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Critical Essay by M. R. Satyanarayana
SOURCE: "'And Then the Child Becomes a Man': Three Initiation Stories of John Steinbeck," in John Steinbeck: A Study of the Short Fiction, edited by R. S. Hughes, Twayne, 1989, pp. 181-8.
In the following essay, Satyanarayana examines the theme of initiation in "The Raid," The Red Pony, and "Flight."
In his introduction to John Steinbeck (1965) Joseph Fontenrose observes: "Myth has been a more consistent factor, profoundly affecting the form and content of all his (Steinbeck's) novels since 1929. In most of them we see a palimpsest upon which Steinbeck has inscribed a realistic tale of contemporary men." Yet, in his actual interpretation of the works, Fontenrose makes no reference to the use of myth in three stories from The Long Valley: "The Raid," The Red Pony cycle and "Flight." He considers only The Red Pony as a story of initiation in which the hero passes from "naive childhood to the threshold of adulthood through knowledge of birth, old age, and death, gained through experience with horses." As a matter of fact all the three works are about the growth of boys into men, each different from the others, in its use of myth. "The Raid" is an excellent example of a sociological initiation, in which the boy hero is initiated to an altogether new social order. In The Red Pony the hero's initiation is brought about within the same social order into which he is born, with a view to preserving the traditions cherished by that order. Further, the hero is also introduced to the existential aspects of pain, age, and death. "Flight" is somewhat complex as an initiation story. It deals with the improper initiation of the hero leading to tragedy as in the myth of Phaëton; and at the same time it is a story of the hero's magic flight and the mystic return to the origin.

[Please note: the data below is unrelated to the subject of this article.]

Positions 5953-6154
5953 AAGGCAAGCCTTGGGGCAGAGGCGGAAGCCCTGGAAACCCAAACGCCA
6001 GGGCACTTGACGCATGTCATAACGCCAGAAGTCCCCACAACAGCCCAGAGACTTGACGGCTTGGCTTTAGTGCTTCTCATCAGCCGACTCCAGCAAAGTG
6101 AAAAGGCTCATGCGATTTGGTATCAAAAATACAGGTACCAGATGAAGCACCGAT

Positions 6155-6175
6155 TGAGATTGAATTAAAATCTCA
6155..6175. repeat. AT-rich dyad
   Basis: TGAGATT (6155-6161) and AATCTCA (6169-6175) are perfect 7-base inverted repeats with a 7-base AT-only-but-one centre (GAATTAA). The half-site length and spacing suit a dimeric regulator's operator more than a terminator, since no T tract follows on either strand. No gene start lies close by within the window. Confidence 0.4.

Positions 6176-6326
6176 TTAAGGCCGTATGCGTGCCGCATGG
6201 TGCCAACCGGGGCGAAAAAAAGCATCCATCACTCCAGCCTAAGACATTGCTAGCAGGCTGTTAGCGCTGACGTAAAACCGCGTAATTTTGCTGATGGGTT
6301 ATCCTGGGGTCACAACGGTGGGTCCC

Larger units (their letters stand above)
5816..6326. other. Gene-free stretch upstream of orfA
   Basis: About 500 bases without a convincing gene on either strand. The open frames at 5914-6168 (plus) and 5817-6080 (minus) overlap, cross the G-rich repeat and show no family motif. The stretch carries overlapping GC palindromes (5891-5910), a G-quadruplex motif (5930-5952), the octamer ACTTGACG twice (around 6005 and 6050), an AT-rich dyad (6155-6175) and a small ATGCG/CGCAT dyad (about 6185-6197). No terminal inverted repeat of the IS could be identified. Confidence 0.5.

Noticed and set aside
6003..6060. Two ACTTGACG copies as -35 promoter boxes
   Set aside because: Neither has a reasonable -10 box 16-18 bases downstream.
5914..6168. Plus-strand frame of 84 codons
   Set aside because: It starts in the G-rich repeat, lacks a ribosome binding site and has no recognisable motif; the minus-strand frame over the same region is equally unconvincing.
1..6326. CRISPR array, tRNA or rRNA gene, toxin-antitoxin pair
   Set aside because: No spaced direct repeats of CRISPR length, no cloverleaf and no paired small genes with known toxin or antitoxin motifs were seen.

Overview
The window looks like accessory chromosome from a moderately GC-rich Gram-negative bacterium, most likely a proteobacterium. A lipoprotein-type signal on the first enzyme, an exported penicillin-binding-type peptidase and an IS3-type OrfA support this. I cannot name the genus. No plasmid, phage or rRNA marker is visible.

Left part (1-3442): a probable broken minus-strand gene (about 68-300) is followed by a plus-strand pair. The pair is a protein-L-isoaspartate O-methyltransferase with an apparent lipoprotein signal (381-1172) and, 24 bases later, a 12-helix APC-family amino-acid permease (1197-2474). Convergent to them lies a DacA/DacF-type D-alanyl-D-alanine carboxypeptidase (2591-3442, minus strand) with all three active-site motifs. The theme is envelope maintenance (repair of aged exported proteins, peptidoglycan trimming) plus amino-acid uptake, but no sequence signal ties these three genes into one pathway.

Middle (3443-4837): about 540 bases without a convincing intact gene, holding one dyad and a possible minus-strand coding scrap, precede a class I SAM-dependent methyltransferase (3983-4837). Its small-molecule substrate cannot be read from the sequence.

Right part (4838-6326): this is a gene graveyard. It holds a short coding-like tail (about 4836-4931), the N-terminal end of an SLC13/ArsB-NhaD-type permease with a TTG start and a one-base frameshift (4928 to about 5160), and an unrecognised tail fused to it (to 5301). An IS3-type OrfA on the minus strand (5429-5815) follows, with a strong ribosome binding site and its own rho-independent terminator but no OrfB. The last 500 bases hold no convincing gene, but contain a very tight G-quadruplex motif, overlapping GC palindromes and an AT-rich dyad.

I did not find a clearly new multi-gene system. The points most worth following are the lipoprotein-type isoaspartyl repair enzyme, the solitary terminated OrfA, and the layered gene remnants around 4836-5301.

The structure of "The Raid" falls neatly into four parts: (1) the hero's severance from the mother, (2) the revelation of the mystery of adult experience, (3) the ordeal, and (4) the symbolic death and rebirth. Root, the hero goes through all the well-known rites of passage except the change of name.
The story begins with Dick, the initiator, and Root, the novice, walking away from the well-lit streets to a dark and lonely place where they expect to hold a radical meeting. Severance from the mother has already taken place for the boy, he having been thrown out by the father for his radical views. The boy looks back in regret at his childhood innocence, and is at the same time anxious to experience a new life. This state of confusion, typical of all the novices, is symbolically expressed by an old tune, "Come to me my melancholy baby," which haunts the boy, and try as he might, he is unable to get it out of his head. Passing through the dark streets he observes that "it's a good night to get away if anything happens." The dark night is the mother whose protection the boy seeks. The novice is quickly pulled back to the road by Dick (father-surrogate) who holds out the threat of a denial of the much desired new experience. He warns Root that his party would have nothing to do with cowards.